Commercial tenants may or may not be included in a definition of “patrons or customers.” But owners, landlords, and property managers certainly fall within the definition of “businesses.”
Another, more practical reason may be that commercial landlords with numerous properties cannot possibly police and enforce the vaccination status of every customer or patron who visits their properties.
Focus Remains on Building Sanitation, Mask Mandates
Likewise, a national property manager of large office towers informed me that the property management’s focus remains on diligently disinfecting and cleaning the towers’ common spaces, rather than instituting or imposing any vaccine requirements on the tenants.
Generally, owners of office buildings hire the cleaning crews to clean daily not only the common spaces but also the individual floors and workspaces of the commercial tenants (who pay for the cleaning services as a portion of their rent or additional rent, as agreed in their leases.) Property management firms generally would not have the prerogative or the authority to issue vaccine mandates to tenants unless directed to do so by the commercial landlords.
The owners, landlords and property managers will continue to take the lead in mandating masks in and around the common areas of the buildings, imposing social distancing directives, limiting the number of passengers in the elevators, and sanitizing the lobbies, hallways, office corridors and elevators. But there appears to be no swell of support for, or trend or push in, Florida, Texas, or any other state currently to spur the owners to issue policies requiring their commercial tenants to be fully vaccinated.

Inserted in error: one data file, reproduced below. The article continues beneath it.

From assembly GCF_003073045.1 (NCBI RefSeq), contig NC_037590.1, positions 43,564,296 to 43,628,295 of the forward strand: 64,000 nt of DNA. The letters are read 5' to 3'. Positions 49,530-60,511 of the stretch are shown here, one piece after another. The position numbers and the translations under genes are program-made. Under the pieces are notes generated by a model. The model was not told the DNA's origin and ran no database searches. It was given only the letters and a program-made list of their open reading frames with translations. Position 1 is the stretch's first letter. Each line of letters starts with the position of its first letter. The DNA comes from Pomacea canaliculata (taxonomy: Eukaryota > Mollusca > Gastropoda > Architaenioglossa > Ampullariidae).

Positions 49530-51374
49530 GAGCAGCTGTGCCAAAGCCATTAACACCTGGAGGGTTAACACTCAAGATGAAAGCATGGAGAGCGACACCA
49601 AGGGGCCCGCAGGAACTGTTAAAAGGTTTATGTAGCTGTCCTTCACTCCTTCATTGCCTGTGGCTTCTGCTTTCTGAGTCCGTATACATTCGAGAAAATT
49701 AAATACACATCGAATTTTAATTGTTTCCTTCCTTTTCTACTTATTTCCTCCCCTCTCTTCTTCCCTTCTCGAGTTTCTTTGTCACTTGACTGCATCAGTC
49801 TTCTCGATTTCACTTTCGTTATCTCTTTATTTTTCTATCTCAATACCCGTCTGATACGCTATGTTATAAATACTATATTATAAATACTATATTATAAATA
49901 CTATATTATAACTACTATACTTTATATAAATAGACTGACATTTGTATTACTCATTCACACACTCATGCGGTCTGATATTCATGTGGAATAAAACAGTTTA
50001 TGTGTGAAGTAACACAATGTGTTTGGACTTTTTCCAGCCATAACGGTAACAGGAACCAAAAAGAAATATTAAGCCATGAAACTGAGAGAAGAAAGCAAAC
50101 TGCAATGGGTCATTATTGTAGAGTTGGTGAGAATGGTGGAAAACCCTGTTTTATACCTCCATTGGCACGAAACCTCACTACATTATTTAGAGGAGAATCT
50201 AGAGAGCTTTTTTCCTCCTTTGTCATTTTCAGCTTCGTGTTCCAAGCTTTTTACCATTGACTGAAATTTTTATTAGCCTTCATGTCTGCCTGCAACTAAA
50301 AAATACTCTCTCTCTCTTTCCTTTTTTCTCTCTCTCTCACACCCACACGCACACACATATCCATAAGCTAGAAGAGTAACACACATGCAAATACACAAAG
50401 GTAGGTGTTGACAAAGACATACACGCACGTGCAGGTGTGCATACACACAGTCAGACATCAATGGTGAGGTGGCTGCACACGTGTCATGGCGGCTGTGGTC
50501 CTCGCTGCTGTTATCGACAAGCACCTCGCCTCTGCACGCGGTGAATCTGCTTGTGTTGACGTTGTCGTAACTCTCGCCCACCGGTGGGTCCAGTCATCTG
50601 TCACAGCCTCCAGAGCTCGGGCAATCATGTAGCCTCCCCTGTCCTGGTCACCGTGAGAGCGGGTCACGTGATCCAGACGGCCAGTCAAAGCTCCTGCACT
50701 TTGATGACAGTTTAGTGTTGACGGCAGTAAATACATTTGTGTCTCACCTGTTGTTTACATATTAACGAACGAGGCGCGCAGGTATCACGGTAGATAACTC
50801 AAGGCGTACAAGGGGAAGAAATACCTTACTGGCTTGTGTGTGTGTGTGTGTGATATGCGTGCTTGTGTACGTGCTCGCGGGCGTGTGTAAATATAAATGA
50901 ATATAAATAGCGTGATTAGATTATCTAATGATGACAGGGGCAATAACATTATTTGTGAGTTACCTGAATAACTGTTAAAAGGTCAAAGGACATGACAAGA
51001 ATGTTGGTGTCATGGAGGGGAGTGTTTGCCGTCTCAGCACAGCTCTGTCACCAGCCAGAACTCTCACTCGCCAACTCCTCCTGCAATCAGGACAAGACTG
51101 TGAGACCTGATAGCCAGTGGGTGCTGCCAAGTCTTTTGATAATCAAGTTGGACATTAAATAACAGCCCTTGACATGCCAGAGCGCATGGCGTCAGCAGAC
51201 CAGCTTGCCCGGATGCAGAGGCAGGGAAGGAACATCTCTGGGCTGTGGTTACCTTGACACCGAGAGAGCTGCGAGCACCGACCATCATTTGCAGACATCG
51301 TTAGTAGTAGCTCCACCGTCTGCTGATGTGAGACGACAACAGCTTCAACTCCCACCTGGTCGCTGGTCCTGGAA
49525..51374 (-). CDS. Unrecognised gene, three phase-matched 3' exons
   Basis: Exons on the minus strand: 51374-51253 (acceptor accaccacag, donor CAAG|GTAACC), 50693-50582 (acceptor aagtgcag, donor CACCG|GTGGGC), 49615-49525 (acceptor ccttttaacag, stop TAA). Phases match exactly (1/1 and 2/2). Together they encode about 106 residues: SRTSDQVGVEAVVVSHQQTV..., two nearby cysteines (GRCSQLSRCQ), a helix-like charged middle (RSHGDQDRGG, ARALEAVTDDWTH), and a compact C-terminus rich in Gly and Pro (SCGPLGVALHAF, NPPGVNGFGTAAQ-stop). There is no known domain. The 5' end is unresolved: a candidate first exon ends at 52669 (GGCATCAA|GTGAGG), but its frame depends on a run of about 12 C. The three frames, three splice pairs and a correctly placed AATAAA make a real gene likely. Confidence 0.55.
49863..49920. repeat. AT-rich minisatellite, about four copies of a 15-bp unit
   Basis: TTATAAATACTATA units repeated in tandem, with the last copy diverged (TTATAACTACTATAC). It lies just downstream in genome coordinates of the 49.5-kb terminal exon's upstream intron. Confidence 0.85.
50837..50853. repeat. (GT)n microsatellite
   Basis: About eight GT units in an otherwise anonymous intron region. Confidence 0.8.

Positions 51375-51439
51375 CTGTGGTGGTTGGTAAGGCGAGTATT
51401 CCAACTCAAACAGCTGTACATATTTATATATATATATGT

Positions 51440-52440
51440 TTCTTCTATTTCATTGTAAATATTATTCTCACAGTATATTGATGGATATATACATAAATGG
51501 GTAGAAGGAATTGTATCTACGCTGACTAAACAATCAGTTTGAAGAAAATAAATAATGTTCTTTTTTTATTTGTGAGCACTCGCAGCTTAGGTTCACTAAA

Maybe the owners do not deem it necessary currently to enter this fray, especially when large businesses (now with the watch of the president) are making the vaccine push and issuing the requirements to their own employees. Maybe the owners do not have the legal authority to make such requirements, given the existing written leases, and the lack of any specific pandemic/health-related guidance or references therein, which they previously had entered with their tenants.
(Most health and safety provisions set forth in commercial leases contemplate matters related to hazardous materials, fire protection and other “life safety systems” such as plumbing and mechanical operations, and not health and safety provisions related to, or specifically contemplating, viruses and diseases.)
Or maybe it’s too much of a political hot potato for the owners, many of which own portfolios throughout the U.S. and must deal with governors in several states who neither allow nor support such vaccine (and in some instances masking) requirements.
More law firms and other businesses are announcing (after several delays) their back-to-the-office target dates. How we navigate those elevator commutes and intra-office workdays nonetheless will pose an uncharted ride.
This column does not necessarily reflect the opinion of The Bureau of National Affairs, Inc. or its owners.
Jeffrey Gilbert is a partner in Saul Ewing Arnstein & Lehr’s Miami office. He represents developers, real estate lenders, financial institutions, REITs, special servicers and receivers in property, real estate, financial and construction disputes.